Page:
Friday, October 22, 2021

Lim: Privatization of sports facilities

Charles Lim

In less than 70 days, albeit any calamitous and uncontrollable surge of coronavirus cases in Japan, the Tokyo Olympics will be declared open on July 23, 2021, after a delay of one year.

Athletes, coaches and games officials from no less than 200 countries will be descending on Tokyo. Fifteen thousand sportsmen and women are expected to compete, nay, celebrate the true Olympic spirit with emotions never seen in the history of the Olympiad.

In certitude, we shall hold our breath for a good 14 days, while organizers, Japanese host cities, the International Olympic Council and a host of other organizations, complete the programs one day at a time, amid the strictest health protocols ever. At present, no overseas spectators will be allowed in the stadiums to watch the games. And that’s final.

Prior to the Olympics, another significant sports spectacle will be happening halfway round the world — Euro 2020. Like the Tokyo Olympics, this monumental event, primarily to be hosted by Britain, will kick off from June 11 to July 11, 2021. European football will take center stage and will keep Asian eyes glued to the telly up to the early mornings, from China to Indonesia to Australia.

Here at home, and at Clark to be precise, the Samahang Basketbol ng Pilipinas (SBP) will stage the FIBA Asia Cup qualifiers from June 16 to 30 in a strict bubble situation. Sports tourism in the Philippines will be on a sparkle, even briefly, thanks to the efforts of the amazing SBP team inspired by its former chairman and Sports Tourism Personality of the Year Awardee, Manny V. Pangilinan and its president, Al Panlillo.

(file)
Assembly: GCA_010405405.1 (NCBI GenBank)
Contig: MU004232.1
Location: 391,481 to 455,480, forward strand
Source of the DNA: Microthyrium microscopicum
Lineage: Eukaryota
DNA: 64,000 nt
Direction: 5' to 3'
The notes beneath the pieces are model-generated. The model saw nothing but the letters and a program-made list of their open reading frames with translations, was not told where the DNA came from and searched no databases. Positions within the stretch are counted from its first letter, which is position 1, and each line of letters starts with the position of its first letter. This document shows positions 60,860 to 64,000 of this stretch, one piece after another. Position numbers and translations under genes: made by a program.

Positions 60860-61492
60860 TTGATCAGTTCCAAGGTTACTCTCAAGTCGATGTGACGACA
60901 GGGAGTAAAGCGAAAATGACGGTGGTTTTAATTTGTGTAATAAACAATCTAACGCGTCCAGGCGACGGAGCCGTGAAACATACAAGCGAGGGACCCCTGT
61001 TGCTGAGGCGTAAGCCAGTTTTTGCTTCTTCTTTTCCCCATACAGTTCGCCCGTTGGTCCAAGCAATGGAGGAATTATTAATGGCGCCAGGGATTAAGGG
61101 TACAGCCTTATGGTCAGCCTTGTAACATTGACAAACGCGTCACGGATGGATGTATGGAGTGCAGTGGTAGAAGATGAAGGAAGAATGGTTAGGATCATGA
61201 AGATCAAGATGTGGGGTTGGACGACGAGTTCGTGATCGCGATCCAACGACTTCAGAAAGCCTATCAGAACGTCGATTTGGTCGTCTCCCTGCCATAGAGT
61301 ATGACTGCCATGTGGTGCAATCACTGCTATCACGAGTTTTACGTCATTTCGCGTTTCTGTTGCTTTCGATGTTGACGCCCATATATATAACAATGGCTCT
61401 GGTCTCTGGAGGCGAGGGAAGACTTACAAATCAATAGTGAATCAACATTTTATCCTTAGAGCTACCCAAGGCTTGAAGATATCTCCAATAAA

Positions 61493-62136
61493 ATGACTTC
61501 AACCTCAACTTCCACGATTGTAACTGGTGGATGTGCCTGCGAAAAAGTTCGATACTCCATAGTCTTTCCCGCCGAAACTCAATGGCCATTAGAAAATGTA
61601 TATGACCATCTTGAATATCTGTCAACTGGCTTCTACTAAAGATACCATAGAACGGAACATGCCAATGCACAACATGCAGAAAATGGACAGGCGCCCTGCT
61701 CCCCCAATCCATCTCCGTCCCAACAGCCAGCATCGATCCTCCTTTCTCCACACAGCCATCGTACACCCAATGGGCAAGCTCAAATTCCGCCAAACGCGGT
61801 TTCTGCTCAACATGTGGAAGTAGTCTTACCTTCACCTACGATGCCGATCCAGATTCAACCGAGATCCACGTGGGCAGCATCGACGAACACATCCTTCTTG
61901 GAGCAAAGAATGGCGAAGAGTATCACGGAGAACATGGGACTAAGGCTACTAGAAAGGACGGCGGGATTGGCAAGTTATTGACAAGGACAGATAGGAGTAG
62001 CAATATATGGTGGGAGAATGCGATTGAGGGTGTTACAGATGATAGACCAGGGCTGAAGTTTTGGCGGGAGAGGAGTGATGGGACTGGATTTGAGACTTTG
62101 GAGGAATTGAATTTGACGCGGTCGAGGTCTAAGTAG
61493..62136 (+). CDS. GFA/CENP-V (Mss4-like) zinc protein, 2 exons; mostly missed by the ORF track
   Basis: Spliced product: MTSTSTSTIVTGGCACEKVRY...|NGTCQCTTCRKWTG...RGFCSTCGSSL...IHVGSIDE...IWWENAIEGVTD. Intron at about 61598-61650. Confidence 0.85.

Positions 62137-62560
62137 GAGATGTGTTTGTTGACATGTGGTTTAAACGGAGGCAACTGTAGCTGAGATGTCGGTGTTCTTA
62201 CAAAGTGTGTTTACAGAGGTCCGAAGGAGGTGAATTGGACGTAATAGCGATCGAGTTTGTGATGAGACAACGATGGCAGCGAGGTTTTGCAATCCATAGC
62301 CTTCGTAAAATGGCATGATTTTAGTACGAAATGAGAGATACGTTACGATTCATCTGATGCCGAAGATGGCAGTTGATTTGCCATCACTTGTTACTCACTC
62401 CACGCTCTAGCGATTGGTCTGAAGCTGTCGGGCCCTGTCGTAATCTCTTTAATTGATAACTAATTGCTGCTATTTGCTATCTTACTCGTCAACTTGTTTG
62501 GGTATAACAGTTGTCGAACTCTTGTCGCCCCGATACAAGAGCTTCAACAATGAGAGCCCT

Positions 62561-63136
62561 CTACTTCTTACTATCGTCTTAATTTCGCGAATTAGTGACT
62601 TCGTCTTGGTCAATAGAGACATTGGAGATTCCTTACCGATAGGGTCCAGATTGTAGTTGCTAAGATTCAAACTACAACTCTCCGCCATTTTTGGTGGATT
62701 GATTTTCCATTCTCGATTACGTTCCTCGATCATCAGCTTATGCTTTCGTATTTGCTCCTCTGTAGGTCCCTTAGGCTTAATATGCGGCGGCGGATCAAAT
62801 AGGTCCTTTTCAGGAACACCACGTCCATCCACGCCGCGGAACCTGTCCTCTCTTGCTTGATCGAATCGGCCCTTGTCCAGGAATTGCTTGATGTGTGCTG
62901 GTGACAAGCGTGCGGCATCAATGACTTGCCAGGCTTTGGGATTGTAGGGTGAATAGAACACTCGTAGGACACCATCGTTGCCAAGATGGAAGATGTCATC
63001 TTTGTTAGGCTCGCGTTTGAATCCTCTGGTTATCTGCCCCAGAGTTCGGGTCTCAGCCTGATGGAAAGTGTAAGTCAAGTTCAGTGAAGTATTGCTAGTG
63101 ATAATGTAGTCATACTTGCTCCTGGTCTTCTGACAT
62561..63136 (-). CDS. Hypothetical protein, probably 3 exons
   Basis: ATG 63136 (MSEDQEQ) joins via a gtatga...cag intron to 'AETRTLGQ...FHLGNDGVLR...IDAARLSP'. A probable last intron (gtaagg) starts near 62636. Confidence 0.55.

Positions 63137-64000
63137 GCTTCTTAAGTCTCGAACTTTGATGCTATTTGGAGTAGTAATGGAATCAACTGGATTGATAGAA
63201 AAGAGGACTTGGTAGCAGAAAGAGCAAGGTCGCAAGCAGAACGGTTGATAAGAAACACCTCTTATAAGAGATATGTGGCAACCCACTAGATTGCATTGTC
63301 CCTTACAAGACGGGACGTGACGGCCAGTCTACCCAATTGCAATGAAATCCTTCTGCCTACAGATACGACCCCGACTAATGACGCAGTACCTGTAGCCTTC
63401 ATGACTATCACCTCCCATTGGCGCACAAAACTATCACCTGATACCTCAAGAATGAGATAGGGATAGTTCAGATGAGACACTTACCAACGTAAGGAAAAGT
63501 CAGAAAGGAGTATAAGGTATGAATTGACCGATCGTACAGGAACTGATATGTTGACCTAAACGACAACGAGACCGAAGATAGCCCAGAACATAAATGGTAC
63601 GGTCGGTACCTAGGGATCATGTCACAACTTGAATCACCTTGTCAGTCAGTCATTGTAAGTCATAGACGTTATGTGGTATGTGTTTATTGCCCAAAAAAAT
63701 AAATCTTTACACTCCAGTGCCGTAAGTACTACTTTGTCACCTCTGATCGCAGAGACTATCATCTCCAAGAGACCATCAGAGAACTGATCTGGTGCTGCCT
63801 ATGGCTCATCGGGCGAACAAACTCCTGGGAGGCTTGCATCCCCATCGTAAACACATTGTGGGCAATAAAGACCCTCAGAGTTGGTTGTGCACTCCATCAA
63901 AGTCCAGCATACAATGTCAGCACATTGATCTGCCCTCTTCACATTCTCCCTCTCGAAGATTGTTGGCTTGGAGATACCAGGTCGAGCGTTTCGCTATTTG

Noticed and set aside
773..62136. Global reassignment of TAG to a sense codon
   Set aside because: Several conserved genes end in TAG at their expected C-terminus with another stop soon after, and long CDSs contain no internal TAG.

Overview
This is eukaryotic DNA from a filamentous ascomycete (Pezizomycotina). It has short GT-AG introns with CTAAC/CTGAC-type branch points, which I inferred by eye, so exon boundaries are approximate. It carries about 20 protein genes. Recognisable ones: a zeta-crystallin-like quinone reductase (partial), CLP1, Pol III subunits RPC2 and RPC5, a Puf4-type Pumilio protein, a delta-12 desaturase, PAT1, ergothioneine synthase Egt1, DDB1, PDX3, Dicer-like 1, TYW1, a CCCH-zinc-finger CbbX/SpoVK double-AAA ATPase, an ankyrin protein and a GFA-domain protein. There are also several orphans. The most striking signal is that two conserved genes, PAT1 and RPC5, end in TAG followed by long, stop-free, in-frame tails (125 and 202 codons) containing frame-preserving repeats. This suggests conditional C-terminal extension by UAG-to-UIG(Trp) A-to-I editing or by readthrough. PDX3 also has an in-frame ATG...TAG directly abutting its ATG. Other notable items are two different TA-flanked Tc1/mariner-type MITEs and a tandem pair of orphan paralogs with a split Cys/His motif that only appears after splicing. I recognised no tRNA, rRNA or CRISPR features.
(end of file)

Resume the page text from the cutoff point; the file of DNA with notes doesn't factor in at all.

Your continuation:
Despite the worldwide pandemic, SBP won the bid to host an impressive assemblage of teams from Japan, China and Chinese Taipei, South Korea, Thailand, Indonesia, Hong Kong and Guam. The qualifiers will, no doubt, thrill millions of Filipinos for an interesting fortnight. Clark will again shine as an established sports tourism destination.

Back to Japan for the Paralympics from Aug. 24 to Sept. 5, 2021 — only if things have gone well with the earlier Summer Olympics. The Japanese host cities, organizers and the IOC would have scored their own performances in hosting Tokyo 2020 before welcoming the Paralympics. A reality yet to be seen.

Other mega events lined up in quick succession next year will be the Winter Olympics in Beijing in 2022, Asian Games 2022 also to be held in China (Hangzhou) and the FIFA World Cup in Qatar in 2022.

While we may have around a dozen Filipinos qualified for Tokyo, hundreds more are already preparing for the Southeast Asian Games in Vietnam in November this year. The Philippines was crowned champions in the 2019 Southeast Asian (SEA) Games, and we are determined to prove it wasn’t a fluke. A strong showing, landing in second or third this year, would already call for a huge celebration.

Reflecting on the training of our athletes, so dismally interrupted by the epidemic, I can fully understand the plight and desperation of the Philippine Sports Commission (PSC) in conjuring schedules of athletes and coaches alike during the last year.

I had suggested in an earlier column upgrading the PSC to a bona fide ministry of sports and the reaction was a big resounding — yes! Let’s hope that our planners and leaders can see gold, silver and bronze in this move. Include youth to this ministry and you will have the dream Department of Youth and Sports.